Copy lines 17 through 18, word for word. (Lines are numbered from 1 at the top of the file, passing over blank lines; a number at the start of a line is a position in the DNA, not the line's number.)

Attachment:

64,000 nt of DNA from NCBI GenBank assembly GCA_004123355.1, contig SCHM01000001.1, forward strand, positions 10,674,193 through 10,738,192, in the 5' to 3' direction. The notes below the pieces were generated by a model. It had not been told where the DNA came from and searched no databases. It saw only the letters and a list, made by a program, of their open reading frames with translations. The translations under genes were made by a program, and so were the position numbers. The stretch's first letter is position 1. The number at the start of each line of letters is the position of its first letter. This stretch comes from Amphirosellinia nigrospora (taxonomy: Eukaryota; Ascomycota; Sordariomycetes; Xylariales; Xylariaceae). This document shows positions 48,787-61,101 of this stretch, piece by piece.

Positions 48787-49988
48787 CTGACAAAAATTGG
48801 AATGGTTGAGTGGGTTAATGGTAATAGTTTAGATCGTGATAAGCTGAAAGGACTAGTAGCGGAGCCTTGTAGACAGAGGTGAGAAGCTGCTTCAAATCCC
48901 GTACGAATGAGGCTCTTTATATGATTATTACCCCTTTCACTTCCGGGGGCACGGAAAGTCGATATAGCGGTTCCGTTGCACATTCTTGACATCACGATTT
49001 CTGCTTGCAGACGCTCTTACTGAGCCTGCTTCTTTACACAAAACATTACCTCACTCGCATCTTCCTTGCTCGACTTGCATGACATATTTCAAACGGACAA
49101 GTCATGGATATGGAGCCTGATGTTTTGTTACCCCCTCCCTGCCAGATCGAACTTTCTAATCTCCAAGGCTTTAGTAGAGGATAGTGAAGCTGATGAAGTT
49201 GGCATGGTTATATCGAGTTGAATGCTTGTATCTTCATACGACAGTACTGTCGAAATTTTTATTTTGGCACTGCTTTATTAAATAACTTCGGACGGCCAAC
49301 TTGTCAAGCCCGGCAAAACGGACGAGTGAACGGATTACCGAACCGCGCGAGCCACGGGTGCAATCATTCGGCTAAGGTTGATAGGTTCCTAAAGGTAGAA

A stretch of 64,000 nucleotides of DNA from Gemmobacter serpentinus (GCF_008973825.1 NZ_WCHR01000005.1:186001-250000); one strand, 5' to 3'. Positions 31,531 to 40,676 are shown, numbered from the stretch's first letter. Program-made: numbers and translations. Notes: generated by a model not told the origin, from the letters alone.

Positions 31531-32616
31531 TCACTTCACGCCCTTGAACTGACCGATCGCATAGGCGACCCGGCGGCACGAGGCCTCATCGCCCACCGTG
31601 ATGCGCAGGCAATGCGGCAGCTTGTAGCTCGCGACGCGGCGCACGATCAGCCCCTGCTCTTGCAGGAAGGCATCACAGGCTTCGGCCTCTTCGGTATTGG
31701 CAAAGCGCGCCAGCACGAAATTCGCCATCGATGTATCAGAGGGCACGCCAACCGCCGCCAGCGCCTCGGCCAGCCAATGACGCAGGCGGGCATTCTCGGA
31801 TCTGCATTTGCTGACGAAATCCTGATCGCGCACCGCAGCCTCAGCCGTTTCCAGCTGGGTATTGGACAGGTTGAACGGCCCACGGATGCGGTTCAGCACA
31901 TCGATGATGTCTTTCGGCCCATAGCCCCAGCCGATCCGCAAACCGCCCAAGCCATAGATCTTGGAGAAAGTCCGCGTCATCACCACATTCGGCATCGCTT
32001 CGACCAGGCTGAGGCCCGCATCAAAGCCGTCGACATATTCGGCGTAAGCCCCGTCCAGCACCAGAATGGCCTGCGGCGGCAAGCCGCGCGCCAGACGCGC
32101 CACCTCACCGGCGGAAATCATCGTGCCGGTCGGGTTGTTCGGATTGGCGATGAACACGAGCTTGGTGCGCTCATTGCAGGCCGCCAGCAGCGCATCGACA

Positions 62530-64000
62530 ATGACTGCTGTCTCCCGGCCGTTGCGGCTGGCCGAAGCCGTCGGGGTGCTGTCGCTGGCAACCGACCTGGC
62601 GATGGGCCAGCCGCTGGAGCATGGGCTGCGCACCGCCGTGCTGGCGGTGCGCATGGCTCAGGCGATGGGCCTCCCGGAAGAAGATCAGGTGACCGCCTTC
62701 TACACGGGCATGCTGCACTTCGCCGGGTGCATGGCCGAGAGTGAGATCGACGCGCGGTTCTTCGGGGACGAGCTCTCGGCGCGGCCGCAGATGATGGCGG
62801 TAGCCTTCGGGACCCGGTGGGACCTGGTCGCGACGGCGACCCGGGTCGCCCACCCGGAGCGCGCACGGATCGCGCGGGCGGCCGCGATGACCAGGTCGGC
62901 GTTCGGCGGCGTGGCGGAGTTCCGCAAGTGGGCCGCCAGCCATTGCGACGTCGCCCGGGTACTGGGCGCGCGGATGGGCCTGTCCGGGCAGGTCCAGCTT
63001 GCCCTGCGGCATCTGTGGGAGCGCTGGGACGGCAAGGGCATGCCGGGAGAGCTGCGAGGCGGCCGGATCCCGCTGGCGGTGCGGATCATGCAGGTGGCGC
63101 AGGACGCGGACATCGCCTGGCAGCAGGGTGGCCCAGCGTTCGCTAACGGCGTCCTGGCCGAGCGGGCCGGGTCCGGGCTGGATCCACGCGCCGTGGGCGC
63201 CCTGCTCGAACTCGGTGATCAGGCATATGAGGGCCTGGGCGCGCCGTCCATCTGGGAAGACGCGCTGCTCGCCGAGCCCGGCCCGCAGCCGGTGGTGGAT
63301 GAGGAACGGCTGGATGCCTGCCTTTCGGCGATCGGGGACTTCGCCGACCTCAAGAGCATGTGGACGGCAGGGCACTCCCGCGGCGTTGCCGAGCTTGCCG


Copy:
32001 CGACCAGGCTGAGGCCCGCATCAAAGCCGTCGACATATTCGGCGTAAGCCCCGTCCAGCACCAGAATGGCCTGCGGCGGCAAGCCGCGCGCCAGACGCGC
32101 CACCTCACCGGCGGAAATCATCGTGCCGGTCGGGTTGTTCGGATTGGCGATGAACACGAGCTTGGTGCGCTCATTGCAGGCCGCCAGCAGCGCATCGACA